This method proposes a set of unique advantages. It’s faster, simpler, and more practical, although it may prove to be far from reality if conducted incorrectly. Because the analysis of this method is based on assumptions, it can potentially lead to future discrepancies between the seller and the buyer. This is due to the sellers often basing their price on the next value generation (or what the buyer will do with the company), which can lead to issues occurring during the breakdown of negotiations, as both parties have different expectations. For this reason, the discount cash flow method of valuation can prove to be more accurate.
It is highly advised not to compare companies based on sales volume, or profits lower than 50% of the target company, as the compared multiples become insignificant due to the vast difference between the company sizes. It’s also critically important to have a comprehensive database of past mergers and acquisitions and a thorough knowledge of the targeted sector along with all its participants. In practice, most buyers choose the simplified valuation method based on EBITDA multiples. Valuating by multiples is a valid method only if the following criteria are reached: If you have a wide range of similar companies If the scope of companies or transactions is homogeneous If the data is relevant and timely
Using the multiples can help you understand how much is being paid for companies like yours and can prove to be most useful during negotiations, especially if you have information about the history of transactions of the counterpart. A best practice would assume the application of both methods in complement to each other to ensure a higher precision of the estimated value.
Ultimately, the valuation process is a preliminary task to sell your company. It provides insight into the critical areas of a business, allowing owners to leverage the advantages and focus on improving vulnerabilities. Most importantly, this valuation provides an accurate estimation of the value range that both counterparts of the deal can use as the backbone of the deal negotiations. As discussed earlier, there is no ultimate formula or perfect valuation method for each situation. Still, by knowing the characteristics of the company and its corresponding environment, the best fit method can be chosen from a variety. It is an essential process to be able to maximize the price of the company backed by logical reasoning and numerical arguments.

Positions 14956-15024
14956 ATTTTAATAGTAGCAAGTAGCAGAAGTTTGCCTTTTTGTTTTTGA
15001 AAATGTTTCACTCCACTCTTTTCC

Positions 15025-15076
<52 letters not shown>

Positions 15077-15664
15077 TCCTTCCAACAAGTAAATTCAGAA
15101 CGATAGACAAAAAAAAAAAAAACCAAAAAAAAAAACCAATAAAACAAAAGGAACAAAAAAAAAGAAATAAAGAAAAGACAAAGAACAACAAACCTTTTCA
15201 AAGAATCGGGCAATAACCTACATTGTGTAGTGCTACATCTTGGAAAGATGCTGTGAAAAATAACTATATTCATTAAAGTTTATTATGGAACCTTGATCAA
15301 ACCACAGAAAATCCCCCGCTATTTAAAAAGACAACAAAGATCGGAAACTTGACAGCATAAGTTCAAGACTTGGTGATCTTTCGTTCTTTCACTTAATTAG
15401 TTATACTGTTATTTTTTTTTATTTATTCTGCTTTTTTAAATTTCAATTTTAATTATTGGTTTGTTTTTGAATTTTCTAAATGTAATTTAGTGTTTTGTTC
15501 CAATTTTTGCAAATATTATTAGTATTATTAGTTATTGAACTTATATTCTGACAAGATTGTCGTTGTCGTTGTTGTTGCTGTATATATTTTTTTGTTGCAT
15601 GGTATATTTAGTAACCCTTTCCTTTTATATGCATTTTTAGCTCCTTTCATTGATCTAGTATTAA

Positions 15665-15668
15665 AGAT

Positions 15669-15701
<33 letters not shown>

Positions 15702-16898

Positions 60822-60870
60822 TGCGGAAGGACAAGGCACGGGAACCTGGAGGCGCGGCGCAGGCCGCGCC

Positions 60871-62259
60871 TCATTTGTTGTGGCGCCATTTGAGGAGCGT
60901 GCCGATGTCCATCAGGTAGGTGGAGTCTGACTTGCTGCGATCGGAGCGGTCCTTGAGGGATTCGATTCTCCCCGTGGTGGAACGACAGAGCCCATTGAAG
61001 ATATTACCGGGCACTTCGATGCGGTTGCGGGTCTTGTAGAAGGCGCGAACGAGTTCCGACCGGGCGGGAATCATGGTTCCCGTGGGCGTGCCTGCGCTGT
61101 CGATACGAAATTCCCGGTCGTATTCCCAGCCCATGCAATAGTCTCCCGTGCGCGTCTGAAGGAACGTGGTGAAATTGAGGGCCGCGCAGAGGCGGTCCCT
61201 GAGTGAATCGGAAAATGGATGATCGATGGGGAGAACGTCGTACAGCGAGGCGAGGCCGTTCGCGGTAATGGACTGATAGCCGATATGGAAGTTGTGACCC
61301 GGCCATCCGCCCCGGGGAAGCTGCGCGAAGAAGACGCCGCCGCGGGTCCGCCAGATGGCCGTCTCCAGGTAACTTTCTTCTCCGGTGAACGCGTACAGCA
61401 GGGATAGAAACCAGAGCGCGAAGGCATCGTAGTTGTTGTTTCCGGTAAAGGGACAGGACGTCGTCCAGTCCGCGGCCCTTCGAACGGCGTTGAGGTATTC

“The business valuation is an essential process to be able to maximize the price of the company backed by logical reasoning and numerical arguments.
Secondly, the valuation results act as a solid pivotal cornerstone of negotiations and don’t bind to the final price of the deal. It is a rarity to see both buyers and sellers agree on the set price immediately, so the valuation, in a sense, brings the two sides of expectations to a middle ground.
Thirdly, valid and comprehensive data is what makes a proper valuation. Therefore, before addressing any of the valuation methods, it is critically important to validate that the historical financial data available to the company is coherent and accurate. Only with valid data and a well-planned strategic approach can a reliable projection be made. Furthermore, the more complete and detailed the available information is, the more accurate and higher quality the valuation results will become.
We have learned that the most common valuation methods are the so-called discount free cash flow method and the comparable transactions method. The discount free cash flow method acquires its main advantage in its capacity to measure future results today. It is a more tedious and complex method, so the majority of investors and business owners, especially in the early stages, prefer to use the simpler alternative called comparable transactions method. Even though this method is simpler, it poses a set of research requirements, such as having access to a large enough database with past mergers and acquisitions, and preliminary knowledge of the industry sector.
Lastly, despite having several business valuation formulas, the key to the analysis resides in the team in charge of the operation. The company acting as an advisor of the deal must take into account future factors such as the projection of the company, the possibility of alliances with other companies, investment in R&D, changes in regulations, possible shifts in consumer habits, the internationalization of the company or the possibility of adapting the product or service to foreign markets, the possibility of exploiting new product ranges, and so on.